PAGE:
Canon 7D w/ Sigma 17-50 f/2.8, EF 75-300mm f/4-5.6 III & EF 28-80mm f/3.5-5.6 II
                    Canon Rebel 2000, Canon AE-1 w/ FD 50mm f/1.4, NikonL120

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                    • #25
                      Originally posted by KitKat70 View Post
                      $2k in booze? That's quite the investment in something that won't last very long... Everyone has different priorities though I suppose. If she's not happy with her recorded memories after the big day, she'll only have herself to blame, so feel free to remove yourself from the need to feel any guilt/pressure over it. Based on her decisions thus far she has clearly decided that this is not a priority.
                      You see, thats just it. You know, and I know, and everyone here knows how important images of important events are, for years down the road, but these other people... those people that don't put any value in doing something that hurts a little today to benefit themselves tomorrow are like people snorting cocain for the first time. They think its ok today, but down the road they're screwed... And I'm like a concerned parent that knows where the road ends trying to get their kid to stop... no amount of talking is going to change their mind. But in this I have more power than a concerned parent. In this I can affect the outcome. At personal cost, but its the price we pay for bonds.

                      There are only two things I can think of in a traditional wedding that you don't need to make the event happen. Booze, and the photographer. One to help the festivities that night, one to remember the festivities in the morning. I don't know why people always choose booze.

                      I guess its circular lol, if you drink all night, you need pics to remember, if you dont drink, you dont need pics..... lol (joke)

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                      • #26
                        Originally posted by Tzetsin
                        Please don't use my thread to further your vendetta. Thankee kindly.
                        Fine, let me give you some advice.

                        You, like many on this forum, are trying to tell the client what they want instead of listening to what they want. I know, it's a strange concept...giving the customer what they want. Photos are very important to us, but not everyone feels the same way.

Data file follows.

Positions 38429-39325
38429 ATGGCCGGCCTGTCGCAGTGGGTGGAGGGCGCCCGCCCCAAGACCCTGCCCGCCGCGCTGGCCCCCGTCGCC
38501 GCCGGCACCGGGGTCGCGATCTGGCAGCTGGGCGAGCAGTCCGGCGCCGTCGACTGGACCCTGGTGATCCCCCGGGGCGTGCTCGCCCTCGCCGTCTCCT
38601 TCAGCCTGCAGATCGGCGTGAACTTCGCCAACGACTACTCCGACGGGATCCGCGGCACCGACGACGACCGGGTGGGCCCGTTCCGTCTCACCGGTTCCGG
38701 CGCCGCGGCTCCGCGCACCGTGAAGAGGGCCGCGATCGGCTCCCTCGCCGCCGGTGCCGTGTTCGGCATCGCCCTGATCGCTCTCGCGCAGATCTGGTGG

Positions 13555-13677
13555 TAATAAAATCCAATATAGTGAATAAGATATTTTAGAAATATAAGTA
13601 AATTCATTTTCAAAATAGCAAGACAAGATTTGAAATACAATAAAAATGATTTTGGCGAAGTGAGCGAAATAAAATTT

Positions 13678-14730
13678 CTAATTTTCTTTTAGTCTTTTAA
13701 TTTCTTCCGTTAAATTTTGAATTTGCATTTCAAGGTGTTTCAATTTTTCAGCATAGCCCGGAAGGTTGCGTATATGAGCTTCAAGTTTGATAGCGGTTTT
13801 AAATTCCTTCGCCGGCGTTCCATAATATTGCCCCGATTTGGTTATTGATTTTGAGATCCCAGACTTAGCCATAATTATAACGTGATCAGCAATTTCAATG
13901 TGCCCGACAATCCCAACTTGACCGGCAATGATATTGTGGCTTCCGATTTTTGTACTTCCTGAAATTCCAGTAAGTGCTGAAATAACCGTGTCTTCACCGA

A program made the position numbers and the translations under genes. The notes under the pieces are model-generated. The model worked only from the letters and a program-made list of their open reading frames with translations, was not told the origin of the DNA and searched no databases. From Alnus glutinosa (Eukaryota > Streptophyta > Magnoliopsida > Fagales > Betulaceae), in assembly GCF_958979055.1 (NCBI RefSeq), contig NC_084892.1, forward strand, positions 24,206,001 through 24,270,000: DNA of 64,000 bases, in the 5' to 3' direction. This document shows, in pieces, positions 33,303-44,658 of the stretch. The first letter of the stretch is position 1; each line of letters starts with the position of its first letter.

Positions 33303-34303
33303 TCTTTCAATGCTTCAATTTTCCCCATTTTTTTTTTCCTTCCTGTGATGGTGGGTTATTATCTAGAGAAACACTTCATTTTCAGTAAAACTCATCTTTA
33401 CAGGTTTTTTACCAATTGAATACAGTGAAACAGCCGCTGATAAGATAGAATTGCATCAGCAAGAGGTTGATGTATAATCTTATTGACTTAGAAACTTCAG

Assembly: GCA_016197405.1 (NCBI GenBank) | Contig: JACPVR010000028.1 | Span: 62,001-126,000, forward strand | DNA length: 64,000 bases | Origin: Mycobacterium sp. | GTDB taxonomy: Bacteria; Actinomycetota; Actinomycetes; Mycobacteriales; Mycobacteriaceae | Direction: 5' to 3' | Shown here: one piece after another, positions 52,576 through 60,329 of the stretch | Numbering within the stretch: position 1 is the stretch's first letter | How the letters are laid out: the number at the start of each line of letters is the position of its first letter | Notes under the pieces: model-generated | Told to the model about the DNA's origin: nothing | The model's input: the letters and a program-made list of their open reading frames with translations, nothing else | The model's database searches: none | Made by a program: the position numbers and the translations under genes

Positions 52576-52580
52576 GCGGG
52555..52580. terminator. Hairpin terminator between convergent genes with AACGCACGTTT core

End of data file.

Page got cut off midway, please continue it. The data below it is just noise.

If your cousin wants you to shoot the wedding, she's telling you "I don't care about photos that much...adequate photos will do." You're telling her "No, you must have the best!".

                        Looking through your photos, it's obvious that your post-processing skills are very good, but I don't see much in the way of artificial lighting. Knowing how to bounce flash is essential for good indoor photos, and is quite easy to learn. Your nifty-fifty is a fine lens, and will do a fine job with candids and other indoor shots, but you may need something wider for the formals. If you can rent a 70-200 f2.8 IS II for the ceremony, that would be good as well. A full-frame camera would be nice, but your 60D should do just fine.

                        If you can do that, you'll be more than adequate, which is all your cousin is asking for. Also remember that a wedding can last 8+ hours (the last one I shot was 12), and even a bad photographer can get a handful of good shots in that time.
                        Last edited by Menomenom; 07-04-2012, 01:34 AM.

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                        • #27
                          I noticed that you have until November 17th to work out scenerios you will run into. That's plenty of time to work out in your head what you will need to learn to be reasonably comfortable on the wedding day. Think of it as a project and work through the project step by step.

                          Here are a few things to remember.
                          1- Flat lighting (on camera flash) although not the most dramatic lighting is the safest to assure you get a usable results. Get the safe shots and then experiment.
                          2- Carry a cheat sheet/ itinerary of shots you need to get. Segment the day and make lists on seperate pages for each segment. That way you don't have to memorize all the shots.
                          3- Study other photographers for ideas on posing. Such as when getting shots of the rings, the detail shots, etc.
                          4- Find a local wedding photographer and see if you can go on a few weddings with him prior to the date or just crash a few weddings without your gear and observe what the photographer does. Use a decerning eye though because it might be his first wedding as well.LOL This will give a feel for the flow and speed of the day.

                          You've got lots of time to concentrate on what you will need to learn to do an acceptable job and the talent and ability your images already show will make alot of it more than adequate.

                          Also, get friends to stand in and practice shots that you are not comfortable with until you are. You know that if you post stuff in the critic section here explaining what you are doing you will get plenty of helpful suggestions. Also feel free to PM me with any questions and I'll be happy to work it out with you.

                          Best of Luck!
                          Nikon D 600/ Nikkor 35-70mm f/2.8, 80-200 F2.8 D, SB900, SB800

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                          • #28